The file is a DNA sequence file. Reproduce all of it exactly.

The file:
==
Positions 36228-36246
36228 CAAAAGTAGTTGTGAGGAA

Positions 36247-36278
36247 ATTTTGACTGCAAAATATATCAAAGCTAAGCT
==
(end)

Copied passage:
Positions 36228-36246
36228 CAAAAGTAGTTGTGAGGAA

Positions 36247-36278
36247 ATTTTGACTGCAAAATATATCAAAGCTAAGCT